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Behavior Genetics

, Volume 44, Issue 6, pp 549–577 | Cite as

Genes, Evolution and Intelligence

  • Thomas J. BouchardJr.
Original Research

Abstract

I argue that the g factor meets the fundamental criteria of a scientific construct more fully than any other conception of intelligence. I briefly discuss the evidence regarding the relationship of brain size to intelligence. A review of a large body of evidence demonstrates that there is a g factor in a wide range of species and that, in the species studied, it relates to brain size and is heritable. These findings suggest that many species have evolved a general-purpose mechanism (a general biological intelligence) for dealing with the environments in which they evolved. In spite of numerous studies with considerable statistical power, we know of very few genes that influence g and the effects are very small. Nevertheless, g appears to be highly polygenic. Given the complexity of the human brain, it is not surprising that that one of its primary faculties—intelligence—is best explained by the near infinitesimal model of quantitative genetics.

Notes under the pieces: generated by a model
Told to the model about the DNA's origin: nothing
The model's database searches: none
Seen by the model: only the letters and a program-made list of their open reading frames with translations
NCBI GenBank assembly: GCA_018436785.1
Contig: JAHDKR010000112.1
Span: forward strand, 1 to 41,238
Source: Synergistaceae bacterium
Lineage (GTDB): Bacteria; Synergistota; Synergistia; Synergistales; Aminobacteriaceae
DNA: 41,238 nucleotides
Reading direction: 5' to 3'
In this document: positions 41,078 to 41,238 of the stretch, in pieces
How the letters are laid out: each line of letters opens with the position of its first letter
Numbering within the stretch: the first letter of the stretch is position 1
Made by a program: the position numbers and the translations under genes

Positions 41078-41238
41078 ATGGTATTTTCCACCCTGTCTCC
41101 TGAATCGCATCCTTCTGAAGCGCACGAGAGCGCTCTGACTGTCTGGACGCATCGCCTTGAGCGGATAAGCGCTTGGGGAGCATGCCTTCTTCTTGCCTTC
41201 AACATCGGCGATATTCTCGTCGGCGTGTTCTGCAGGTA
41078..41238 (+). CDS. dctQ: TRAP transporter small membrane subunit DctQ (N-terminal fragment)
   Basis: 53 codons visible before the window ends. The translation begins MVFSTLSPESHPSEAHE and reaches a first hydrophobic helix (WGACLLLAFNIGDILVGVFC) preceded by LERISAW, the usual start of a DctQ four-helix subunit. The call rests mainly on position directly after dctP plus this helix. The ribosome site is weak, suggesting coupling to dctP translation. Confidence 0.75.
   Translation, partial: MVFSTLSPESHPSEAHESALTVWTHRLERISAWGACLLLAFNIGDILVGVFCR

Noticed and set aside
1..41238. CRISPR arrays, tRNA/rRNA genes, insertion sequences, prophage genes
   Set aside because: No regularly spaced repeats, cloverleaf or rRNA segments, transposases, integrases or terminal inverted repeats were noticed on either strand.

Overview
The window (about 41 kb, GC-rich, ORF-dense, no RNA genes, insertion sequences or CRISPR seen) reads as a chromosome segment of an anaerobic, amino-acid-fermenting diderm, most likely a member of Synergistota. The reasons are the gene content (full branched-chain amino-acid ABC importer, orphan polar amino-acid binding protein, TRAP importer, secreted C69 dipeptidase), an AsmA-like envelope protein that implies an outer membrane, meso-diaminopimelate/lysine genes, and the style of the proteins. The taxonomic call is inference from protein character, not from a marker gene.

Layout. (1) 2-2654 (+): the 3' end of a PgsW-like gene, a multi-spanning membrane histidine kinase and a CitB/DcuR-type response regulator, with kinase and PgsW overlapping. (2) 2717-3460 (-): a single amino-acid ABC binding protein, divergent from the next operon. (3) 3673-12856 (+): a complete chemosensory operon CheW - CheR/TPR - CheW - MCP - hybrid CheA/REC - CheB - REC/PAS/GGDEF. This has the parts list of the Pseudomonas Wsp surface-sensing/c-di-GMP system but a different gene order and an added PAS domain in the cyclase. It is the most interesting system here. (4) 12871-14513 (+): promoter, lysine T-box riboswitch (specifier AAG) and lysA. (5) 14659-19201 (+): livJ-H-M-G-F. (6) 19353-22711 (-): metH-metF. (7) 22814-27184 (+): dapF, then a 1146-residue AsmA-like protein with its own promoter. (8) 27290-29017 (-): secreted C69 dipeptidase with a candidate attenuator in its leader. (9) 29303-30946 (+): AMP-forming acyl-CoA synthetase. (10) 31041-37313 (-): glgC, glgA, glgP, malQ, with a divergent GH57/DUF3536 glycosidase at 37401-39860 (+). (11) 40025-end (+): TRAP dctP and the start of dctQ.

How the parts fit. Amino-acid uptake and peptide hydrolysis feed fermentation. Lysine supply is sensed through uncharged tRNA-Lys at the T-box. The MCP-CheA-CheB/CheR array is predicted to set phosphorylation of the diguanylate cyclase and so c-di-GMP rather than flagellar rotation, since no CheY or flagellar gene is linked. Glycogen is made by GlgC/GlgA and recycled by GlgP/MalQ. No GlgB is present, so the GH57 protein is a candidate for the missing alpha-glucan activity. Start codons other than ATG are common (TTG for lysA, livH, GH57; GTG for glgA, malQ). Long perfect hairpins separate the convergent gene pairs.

Keywords

Intelligence Heritability Evolution g Factor Brain 

Notes

Conflict of interest

The author declares that he has no conflicts of interest.

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Copyright information

© Springer Science+Business Media New York 2014

Authors and Affiliations

  1. 1.University of MinnesotaMinneapolisUSA
  2. 2.Steamboat SpringsUSA

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